Footprints, preserved in solidified ash, hint at human behavior from as long as 19,000 years ago.
The footprints of over 20 different prehistoric people, pressed into volcanic ash thousands of years ago in Tanzania, show possible evidence for sexual division of labor in this ancient community.
In scary and uncertain times, having a stockpile can feel soothing.
AP Photo/Ted S. Warren
Faced with uncertain and anxious times, brains send out instructions to start stockpiling supplies – whether you're a person facing a pandemic, or a rodent prepping for a long winter.
Behavior is changing because of the coronavirus. Is perceived risk the reason why?
AP Photo/Steven Senne
Using a survey taken from March 10 – March 16, social scientists tried to untangle the complicated connection between feelings of vulnerability and behavior change in response to the coronavirus.
Those who are the loudest in their morality may not be the most moral among us.
People who act holier than thou aren't necessarily better than the rest of us. In fact, their moral grandstanding may be driving society apart.
Willpower and habits involve different parts of the brain.
It's incredibly difficult to will away bad habits. But two simple strategies can make things easier.
What goes into all for one and one for all?
Where do the cooperative skills that hold together human societies come from and why don't our selfish instincts overwhelm them? Evolutionary game theory suggests that empathy is a crucial contributor.
Just sitting on a park bench, completely ignoring each other.
Americans are spending almost three and a half hours on their phones and tablets every day, twice the amount just five years ago. A behavioral scientist offers a few tips on how to take control.
By only working in their own backyards, what do psychology researchers miss about human behavior?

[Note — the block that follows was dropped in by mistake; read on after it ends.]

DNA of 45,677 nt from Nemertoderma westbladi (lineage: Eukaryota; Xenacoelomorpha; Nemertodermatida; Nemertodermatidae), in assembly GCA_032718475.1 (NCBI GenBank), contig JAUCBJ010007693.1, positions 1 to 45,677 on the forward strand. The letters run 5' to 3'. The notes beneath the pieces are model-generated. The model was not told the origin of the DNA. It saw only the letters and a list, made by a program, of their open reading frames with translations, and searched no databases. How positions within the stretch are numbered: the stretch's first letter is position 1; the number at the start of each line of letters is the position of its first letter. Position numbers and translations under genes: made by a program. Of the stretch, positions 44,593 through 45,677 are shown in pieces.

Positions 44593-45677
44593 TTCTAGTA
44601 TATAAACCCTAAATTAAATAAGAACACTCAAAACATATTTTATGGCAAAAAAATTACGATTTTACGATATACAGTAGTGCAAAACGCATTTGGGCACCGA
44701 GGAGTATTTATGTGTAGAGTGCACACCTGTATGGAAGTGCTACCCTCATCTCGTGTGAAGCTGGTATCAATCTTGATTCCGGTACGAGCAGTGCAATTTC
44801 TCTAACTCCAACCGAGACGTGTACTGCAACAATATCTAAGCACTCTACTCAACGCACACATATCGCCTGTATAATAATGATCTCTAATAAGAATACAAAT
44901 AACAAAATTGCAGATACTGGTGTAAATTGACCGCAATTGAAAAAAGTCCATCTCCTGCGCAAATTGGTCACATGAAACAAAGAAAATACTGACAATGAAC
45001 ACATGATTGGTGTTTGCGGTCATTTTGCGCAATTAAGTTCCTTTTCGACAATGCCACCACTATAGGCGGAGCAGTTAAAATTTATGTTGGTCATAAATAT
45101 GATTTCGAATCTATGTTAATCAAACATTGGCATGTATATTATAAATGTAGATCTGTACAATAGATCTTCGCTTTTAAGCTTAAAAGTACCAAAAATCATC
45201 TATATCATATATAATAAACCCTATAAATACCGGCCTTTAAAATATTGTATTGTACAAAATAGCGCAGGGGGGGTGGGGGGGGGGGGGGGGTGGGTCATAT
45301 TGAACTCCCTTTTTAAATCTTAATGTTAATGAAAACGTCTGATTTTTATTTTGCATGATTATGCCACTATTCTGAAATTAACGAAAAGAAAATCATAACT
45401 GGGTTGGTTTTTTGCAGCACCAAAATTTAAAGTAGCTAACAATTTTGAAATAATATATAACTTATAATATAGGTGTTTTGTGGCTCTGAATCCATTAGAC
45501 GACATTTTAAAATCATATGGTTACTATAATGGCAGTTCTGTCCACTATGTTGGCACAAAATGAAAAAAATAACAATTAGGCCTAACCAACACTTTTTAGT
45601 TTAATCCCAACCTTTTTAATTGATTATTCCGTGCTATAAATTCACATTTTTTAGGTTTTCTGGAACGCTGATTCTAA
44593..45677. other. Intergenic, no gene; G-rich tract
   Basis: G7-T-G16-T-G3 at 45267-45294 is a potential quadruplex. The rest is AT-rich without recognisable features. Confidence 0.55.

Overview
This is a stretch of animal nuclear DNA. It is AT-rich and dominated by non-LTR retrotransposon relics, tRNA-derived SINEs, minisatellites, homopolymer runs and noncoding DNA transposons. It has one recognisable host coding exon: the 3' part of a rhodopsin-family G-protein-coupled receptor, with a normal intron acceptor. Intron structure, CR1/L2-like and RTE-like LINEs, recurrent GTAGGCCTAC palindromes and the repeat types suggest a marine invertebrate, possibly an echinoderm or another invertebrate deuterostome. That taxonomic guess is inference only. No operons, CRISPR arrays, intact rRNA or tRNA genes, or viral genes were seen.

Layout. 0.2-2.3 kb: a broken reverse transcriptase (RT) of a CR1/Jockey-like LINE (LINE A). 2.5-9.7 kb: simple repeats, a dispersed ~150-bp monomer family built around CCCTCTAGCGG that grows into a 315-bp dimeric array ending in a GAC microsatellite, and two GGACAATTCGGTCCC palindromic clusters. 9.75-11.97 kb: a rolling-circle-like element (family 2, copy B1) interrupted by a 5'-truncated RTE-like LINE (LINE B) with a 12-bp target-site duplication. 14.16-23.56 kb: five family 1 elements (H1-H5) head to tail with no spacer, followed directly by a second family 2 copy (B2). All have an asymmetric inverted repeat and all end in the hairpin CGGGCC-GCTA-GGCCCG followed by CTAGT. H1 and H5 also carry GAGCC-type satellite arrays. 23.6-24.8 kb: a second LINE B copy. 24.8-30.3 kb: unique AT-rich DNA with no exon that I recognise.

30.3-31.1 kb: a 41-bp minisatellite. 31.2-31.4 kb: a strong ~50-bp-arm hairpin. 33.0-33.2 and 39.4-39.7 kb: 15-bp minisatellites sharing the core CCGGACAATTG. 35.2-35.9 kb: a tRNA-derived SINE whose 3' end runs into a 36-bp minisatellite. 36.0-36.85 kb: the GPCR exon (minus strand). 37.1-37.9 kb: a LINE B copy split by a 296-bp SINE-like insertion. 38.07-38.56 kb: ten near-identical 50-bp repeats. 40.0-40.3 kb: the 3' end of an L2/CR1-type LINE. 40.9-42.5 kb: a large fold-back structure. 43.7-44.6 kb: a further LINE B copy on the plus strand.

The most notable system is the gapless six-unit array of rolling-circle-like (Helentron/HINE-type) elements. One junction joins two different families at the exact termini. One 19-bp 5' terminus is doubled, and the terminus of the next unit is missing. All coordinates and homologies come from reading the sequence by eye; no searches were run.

Ninety percent of psychology studies come from countries representing less than 15 percent of the world's population. Researchers are realizing that universalizing those findings might not make sense.
Governments can use nudges to influence our choices.
Law professor Cass Sunstein, on why behavioural science is always nudging us.
The Conversation 20.5 MB (download)
Governments and businesses are using "nudges" to influence our choices, but how? On this podcast episode, Cass Sunstein, a Harvard professor who wrote the book on nudges, unpacks behavioural science.
What happens when an entire society succumbs to childlike behavior and discourse?
Our social institutions and politics suffer from a collective arrested development – and our relationship to technology has only exacerbated this trend.
We’ll say someone’s brainwashed only when we disagree with their beliefs or actions.
Forty years ago, Rebecca Moore's two sisters helped plan the Jonestown massacre. But she refuses to say they were brainwashed, arguing that it prevents us from truly understanding their behavior.
Trump and Putin shake hands at the conclusion of their joint news conference.
AP Photo/Pablo Martinez Monsivais
Research on proactive behavior shows it can help people perform better at their jobs. A failure to do so can be even more consequential.
The universal sign for ‘Look over there!’ isn’t so common in some cultures.
It was long thought that humans everywhere favor pointing with the index finger. But some fieldwork out of Papua New Guinea identified a group of people who prefer to scrunch their noses.
Big data makes it a bit easier to guess your next move.
Predicting human behavior is big business. But science may never be able to do so with perfect certainty.
A product’s calorie label is a common form of nudging behavior.
AP Photo/Jacquelyn Martin
Government initiatives to prod people to make better decisions got a lot of attention after Richard Thaler won a Nobel in economics for his working on nudging.
Ford and Dominos have teamed up to deliver pizza by driverless cars in a public test in Michigan.
Domino's Pizza and Ford have teamed up to offer pizza delivery via driverless cars in Michigan. Is it the way of the future?
Digital games now know you so well they can predict your behaviour.
When school gets tough, do you think it’s worthwhile? Or time to give up?
Pavlin Plamenov Petkov/Shutterstock.com
A high school science test, a Psych 101 course, long job applications: Sometimes it's hard to be motivated to succeed. As it turns out, how you respond to difficulty and ease can make all the difference.
We can encourage people to make healthy adjustments to their diets with simple behaviour techniques.
A lot of money is spent by food producers and retailers to try and influence the type of food we buy and eat. But what can be done to encourage healthier choices?
What if people don’t tell pollsters the truth?
Liar image via www.shutterstock.com.
The polls convinced many that Clinton was headed to the White House. But the polls were misleading – and one behavioral scientist thinks emotion led respondents to mislead pollsters on purpose.